The evolution is continuing every day. One of the big developments we continue to see is around mobile technology for the supply-chain. We are seeing a much more coordinated approach to being able to log events with mobile devices. We will also be able to directly-link specific supply-chain events to vaccine outcomes.
We are also seeing an increased usage of barcoding helping to reduce errors in dispensing in stressful periods. Should the globe be unlucky enough to experience another pandemic, vaccines and test-kits developed to detect the virus will need to continue to be supplied across the world quickly and efficiently – which require more standardization.
These amendments go a long way to reducing the risks of temperature excursions. The new systems can receive alerts in case of temperature anomalies and of making immediate decisions. They also allow constant access to the data collected, can analyse and continually improve the cold chain and can optimise management solutions for the cold chain.
They can also confirm that the integrity of shipped products has been respected and can comply with the recommendations on Good Distribution Practices for medicinal products.
Many of these solutions deploy Internet of Things technology to enable temperature monitoring and this is increasing in popularity A 2021 survey found that pharmaceutical companies are using IoT for data-logging (70 percent), temperature analysis (68 percent), and real-time location analysis (53 percent).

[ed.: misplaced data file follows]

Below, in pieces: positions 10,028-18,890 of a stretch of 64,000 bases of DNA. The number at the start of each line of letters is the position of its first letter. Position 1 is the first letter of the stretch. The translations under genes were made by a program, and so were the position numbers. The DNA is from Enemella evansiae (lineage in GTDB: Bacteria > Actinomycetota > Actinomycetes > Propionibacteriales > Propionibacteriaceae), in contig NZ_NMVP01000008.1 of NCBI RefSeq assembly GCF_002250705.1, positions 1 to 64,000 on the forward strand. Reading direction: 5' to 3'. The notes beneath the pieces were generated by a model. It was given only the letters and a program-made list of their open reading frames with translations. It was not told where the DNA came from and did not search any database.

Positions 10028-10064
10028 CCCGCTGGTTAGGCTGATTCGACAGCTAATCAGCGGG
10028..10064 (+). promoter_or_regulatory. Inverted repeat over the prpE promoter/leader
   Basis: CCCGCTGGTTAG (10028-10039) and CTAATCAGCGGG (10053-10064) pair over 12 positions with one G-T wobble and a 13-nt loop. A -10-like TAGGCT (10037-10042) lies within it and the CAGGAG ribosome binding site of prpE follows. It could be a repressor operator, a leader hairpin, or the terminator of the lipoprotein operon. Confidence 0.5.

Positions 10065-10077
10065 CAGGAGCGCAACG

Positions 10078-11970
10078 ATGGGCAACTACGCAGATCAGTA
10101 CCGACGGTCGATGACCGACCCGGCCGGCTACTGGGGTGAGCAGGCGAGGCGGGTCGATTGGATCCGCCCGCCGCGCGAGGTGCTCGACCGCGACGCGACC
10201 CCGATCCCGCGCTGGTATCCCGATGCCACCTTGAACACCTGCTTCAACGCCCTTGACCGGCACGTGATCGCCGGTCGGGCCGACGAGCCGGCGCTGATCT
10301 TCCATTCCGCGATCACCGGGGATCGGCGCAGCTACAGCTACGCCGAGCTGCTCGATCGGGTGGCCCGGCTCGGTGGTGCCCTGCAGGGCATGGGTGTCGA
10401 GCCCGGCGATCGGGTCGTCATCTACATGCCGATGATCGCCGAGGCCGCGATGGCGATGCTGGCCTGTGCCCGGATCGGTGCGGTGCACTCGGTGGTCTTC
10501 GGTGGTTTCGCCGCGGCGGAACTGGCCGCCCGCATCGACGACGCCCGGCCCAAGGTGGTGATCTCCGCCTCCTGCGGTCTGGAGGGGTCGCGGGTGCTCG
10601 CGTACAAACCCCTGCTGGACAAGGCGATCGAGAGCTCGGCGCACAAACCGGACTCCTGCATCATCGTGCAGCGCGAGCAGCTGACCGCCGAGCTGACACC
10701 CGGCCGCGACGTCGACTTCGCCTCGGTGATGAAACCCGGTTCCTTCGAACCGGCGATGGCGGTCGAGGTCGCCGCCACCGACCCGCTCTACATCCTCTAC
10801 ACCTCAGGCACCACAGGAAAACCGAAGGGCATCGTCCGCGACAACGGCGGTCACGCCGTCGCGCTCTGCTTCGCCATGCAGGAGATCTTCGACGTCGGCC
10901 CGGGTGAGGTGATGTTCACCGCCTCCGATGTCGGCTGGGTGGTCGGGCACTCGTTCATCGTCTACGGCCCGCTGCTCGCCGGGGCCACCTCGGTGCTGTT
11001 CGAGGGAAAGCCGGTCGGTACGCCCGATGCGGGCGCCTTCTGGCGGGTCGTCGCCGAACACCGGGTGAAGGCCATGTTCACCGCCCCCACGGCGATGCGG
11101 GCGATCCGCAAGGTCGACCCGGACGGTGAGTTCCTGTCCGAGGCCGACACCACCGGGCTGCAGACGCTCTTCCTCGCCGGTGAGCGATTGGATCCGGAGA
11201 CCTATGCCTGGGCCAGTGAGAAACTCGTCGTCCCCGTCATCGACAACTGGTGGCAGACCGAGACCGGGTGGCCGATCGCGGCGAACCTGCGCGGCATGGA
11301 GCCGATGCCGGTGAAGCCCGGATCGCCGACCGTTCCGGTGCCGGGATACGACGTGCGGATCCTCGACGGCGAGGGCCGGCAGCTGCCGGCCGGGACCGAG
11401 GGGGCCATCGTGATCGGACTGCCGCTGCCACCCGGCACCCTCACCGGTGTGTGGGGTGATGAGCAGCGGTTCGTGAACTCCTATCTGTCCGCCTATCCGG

The shipping process is arguably the riskiest element of temperature-regulated production. While factories and storage facilities can usually be easily controlled, the transportation part, which could involve shipping and road transport across hot areas of the globe, can be difficult.
We are therefore seeing new methods quickly springing up and being adopted as the norm. As an example, some Covid vaccines are shipped in an insulated thermal shipping container with dry ice to keep the vaccine frozen at ultra-low temperatures from –80°C to -30°C. Some vaccines have three presentations that require different storage and handling requirements. These can be distinguished by the colours of the vial caps and carton label borders which are purple, grey, or orange.
Although each of these different colours have varying specifics when it comes to shipping and storage, the key fact to take away is that these specifics must be always adhered to. It isn’t negotiable – failure to adhere to these specifications will result in a useless batch of vaccines.